Today we will read the list of those saints who have gone before us this past year. It is a short list. I have not officiated at a funeral in a year and a half. You may or may not have had a loved one or a friend who passed away this year. But I think all of us, on All Saints Sunday, remember special people who are no longer with us. We strongly desire that such people still be with us. And, as we remember and give thanks for that person’s life, the process becomes something of a prayer in which we join with God’s servants of every time and every place.

Our own daughter, Kathie, passed away in 2004. Of course I think of her always, but especially this time of year – more so even than the time of year she actually passed. I thought of her last Sunday, Reformation Sunday, when we sang Luther’s hymn, “A Mighty Fortress” which proclaims that, even in the loss of a child, death cannot win the day. I think of her today on All Saints Sunday, grieving that she is no longer with us, but rejoicing that she is in the company of Saints of which we all are a part.

This day, this All Saints Sunday, we – in the words of our liturgy – we join with God’s servants of every time and every place and unite those prayers with the ceaseless petitions of our great high priest until he comes as victorious Lord of all.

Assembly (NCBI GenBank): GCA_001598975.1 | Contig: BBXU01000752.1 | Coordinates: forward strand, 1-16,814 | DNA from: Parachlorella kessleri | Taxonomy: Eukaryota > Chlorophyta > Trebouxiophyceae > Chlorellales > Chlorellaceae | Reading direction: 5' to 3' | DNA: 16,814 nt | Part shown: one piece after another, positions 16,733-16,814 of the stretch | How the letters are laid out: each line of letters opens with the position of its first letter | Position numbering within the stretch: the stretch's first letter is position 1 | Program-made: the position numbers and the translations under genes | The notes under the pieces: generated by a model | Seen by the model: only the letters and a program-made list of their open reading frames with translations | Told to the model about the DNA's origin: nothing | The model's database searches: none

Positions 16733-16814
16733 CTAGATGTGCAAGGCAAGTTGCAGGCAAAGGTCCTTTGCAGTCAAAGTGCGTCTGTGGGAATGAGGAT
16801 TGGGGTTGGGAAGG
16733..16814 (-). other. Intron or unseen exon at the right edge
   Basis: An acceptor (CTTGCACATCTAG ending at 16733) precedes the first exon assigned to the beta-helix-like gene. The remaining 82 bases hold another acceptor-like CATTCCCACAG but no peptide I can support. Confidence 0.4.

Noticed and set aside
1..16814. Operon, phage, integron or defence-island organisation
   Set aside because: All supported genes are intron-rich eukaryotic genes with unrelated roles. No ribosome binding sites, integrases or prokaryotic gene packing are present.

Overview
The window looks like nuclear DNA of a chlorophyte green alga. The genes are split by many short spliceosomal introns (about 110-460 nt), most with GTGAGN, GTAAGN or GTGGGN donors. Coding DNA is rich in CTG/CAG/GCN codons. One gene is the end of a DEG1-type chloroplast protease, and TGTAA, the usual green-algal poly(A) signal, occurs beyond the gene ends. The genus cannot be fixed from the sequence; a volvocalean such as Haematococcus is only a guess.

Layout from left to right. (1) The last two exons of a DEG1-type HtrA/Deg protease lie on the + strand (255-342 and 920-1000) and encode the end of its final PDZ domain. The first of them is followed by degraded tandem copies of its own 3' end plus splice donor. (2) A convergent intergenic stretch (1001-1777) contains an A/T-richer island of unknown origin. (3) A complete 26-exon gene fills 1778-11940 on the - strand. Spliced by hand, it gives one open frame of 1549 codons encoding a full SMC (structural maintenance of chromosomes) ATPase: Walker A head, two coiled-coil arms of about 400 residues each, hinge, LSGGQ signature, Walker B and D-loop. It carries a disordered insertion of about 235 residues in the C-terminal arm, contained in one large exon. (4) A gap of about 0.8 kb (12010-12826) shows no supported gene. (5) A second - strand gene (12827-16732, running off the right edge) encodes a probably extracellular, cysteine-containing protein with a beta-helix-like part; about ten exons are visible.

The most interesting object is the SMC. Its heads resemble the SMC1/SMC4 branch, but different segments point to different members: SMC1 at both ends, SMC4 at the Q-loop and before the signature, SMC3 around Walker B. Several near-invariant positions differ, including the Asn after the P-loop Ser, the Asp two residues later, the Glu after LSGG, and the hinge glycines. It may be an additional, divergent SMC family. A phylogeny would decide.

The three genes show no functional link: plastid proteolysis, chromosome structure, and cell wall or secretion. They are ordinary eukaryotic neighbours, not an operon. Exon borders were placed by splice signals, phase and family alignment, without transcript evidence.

And, when the hard part of that prayer is done, we take a deep cleansing breath and come to the joyous part when we remember those who have become Christians this year through the Sacrament of Holy Baptism. Made saints. By God. Saints now. Saints forever. Entered into the lambs book of life. Forever.

For all the saints. Past. Present. Future. These saints have been, are, and will be – in the words of Daniel – “the holy ones of the Most High (who) … receive the kingdom and possess the kingdom forever – forever and ever.”

Text: Luke 6:20-31

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Christ the Servant Lutheran Church

The Rev. Dr. Phillip A. Carl

2320 Hunters Woods Plaza, Reston, VA  20191

703-860-1757